Memorial Day for many simply means the unofficial start to summer, with backyard barbecues and long lines of traffic. It is important to remember that Memorial Day is the day to honor all Americans who died while serving in the Armed Forces.
Given the holiday weekend, I decided to take a look at companies that operate in the Aerospace & Defense industry and see what types of opportunities might exist there. Admittedly, I am very cautious, so I incorporated a relatively defensive approach to looking for stocks.
We start by creating a stock screen that focuses on the 76 companies in this arena. Clearly, we don't have the time to review all of these names to identify the few that are relatively solid and, perhaps even growing. Given the focus (or lack thereof) on fiscal discipline, we don't want a company with a hefty debt burden that could become truly problematic in the event that government spending on defense drops dramatically. In addition, we need to be mindful of the risks to macroeconomic activity, in event that the company also serves the civilian market.
Our next step then is to examine the balance sheet. We want companies with relatively low debt levels. We add to our screen the requirement that a company's long-term-debt to equity ratio in the most recent quarter must be below the industry average. This drops our list to 49 names.
While I would very much like to look at the latest economic statistics and say that everything is going great, I cannot do so. We continue to plod along on a relatively slow-growth path. Granted, the latest housing figures, for example, have been nice, but we are far from being out of the woods. I remain concerned about consumer activity through much of the rest of this year and next year, particularly if nothing happens with tax policy.
With this in mind, we want to see a bit more of a cushion, to guard against a decline in activity. Here, we turn our attention to the income statement, and focus on companies with operating margins that are wider than the industry average. Figure, if conditions improve, that more of each dollar of revenue will make its way to the bottom line. If conditions deteriorate, however, then these companies have more room to work before they start to see losses. Adding the requirements that operating profit in the trailing twelve-month period be positive and greater than the industry average shortens our list to only 11 names. The list has just about reached a reasonable number for further research, so here's a quick peek:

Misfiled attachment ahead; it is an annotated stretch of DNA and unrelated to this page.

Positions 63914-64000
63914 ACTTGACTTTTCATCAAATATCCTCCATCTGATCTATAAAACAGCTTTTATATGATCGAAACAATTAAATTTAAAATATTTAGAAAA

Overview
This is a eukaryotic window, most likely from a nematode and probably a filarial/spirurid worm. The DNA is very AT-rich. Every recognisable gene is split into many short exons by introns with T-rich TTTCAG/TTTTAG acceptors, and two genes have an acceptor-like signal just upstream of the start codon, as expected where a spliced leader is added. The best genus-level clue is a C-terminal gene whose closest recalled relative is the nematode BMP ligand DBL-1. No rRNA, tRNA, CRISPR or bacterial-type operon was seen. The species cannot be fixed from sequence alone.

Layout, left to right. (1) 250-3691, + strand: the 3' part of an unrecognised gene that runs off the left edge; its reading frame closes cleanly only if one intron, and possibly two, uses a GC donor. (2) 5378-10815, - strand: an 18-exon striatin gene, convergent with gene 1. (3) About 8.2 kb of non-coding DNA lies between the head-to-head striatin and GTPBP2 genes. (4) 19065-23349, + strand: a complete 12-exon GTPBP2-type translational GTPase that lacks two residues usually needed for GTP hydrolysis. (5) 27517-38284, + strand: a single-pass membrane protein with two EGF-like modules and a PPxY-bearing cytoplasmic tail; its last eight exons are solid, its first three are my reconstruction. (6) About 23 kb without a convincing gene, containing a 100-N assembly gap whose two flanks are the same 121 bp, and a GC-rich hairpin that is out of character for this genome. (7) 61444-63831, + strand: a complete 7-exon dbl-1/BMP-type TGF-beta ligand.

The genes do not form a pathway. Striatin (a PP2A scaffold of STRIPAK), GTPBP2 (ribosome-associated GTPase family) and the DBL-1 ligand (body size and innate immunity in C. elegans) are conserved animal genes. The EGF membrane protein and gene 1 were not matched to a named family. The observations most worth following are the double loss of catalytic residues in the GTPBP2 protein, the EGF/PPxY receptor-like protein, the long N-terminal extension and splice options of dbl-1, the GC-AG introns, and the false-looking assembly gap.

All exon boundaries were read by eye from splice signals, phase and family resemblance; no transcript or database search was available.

Still, we aren't done yet. We can shorten this list further. Again, we would like some indication that the company is growing. For this, we turn to analyst earnings estimates and focus on companies where the current year EPS estimate is at least as high as it was four weeks ago. At the same time, we use those EPS estimates in our calculation of PEG (future P/E relative to EPS growth) ratio. Between the recent weakness in the market and my cautiousness, I want stocks that are priced so cheaply they effectively have an "On Sale" sign hanging on them. We adjust our screen to highlight companies that have a PEG ratio less than 1.20.
Astronics Corp. reportedly operates in two areas, aerospace and test systems. In the former, the company is involved in lighting, such as airfield lighting, aircraft lighting, and cabin electronics. The latter segment focuses on communications and weapons test systems. Analysts have been increasing their EPS estimates for next year. According to Reuters, these estimates have climbed from $2.12 two months ago to $2.19 today. Nonetheless, ATRO shares have lost considerable ground over this time, shedding more than 27% of their value, relative to the approximately 7% decline in the S&P 500 Index. This decline in its share price has pulled its valuation deep into value territory, with a PEG ratio of 0.73.
United Technologies Corp. operates in aerospace, but it is also involved in building systems. Regarding building systems, think Otis elevators and escalators. As for aerospace, think Pratt & Whitney aircraft engines and Sikorsky aircraft. Here, too, analysts have been upping their estimates. According to Reuters, the average EPS estimate for next year has climbed from $6.70 two months ago to $6.72 today. Here, too, shares have been hit, falling approximately 12.5%, relative to the 7% decline in the S&P 500 Index over the last two months. Not surprisingly, UTX also has a price tag that seems appropriate for value hunters: its PEG ratio stands at 1.08.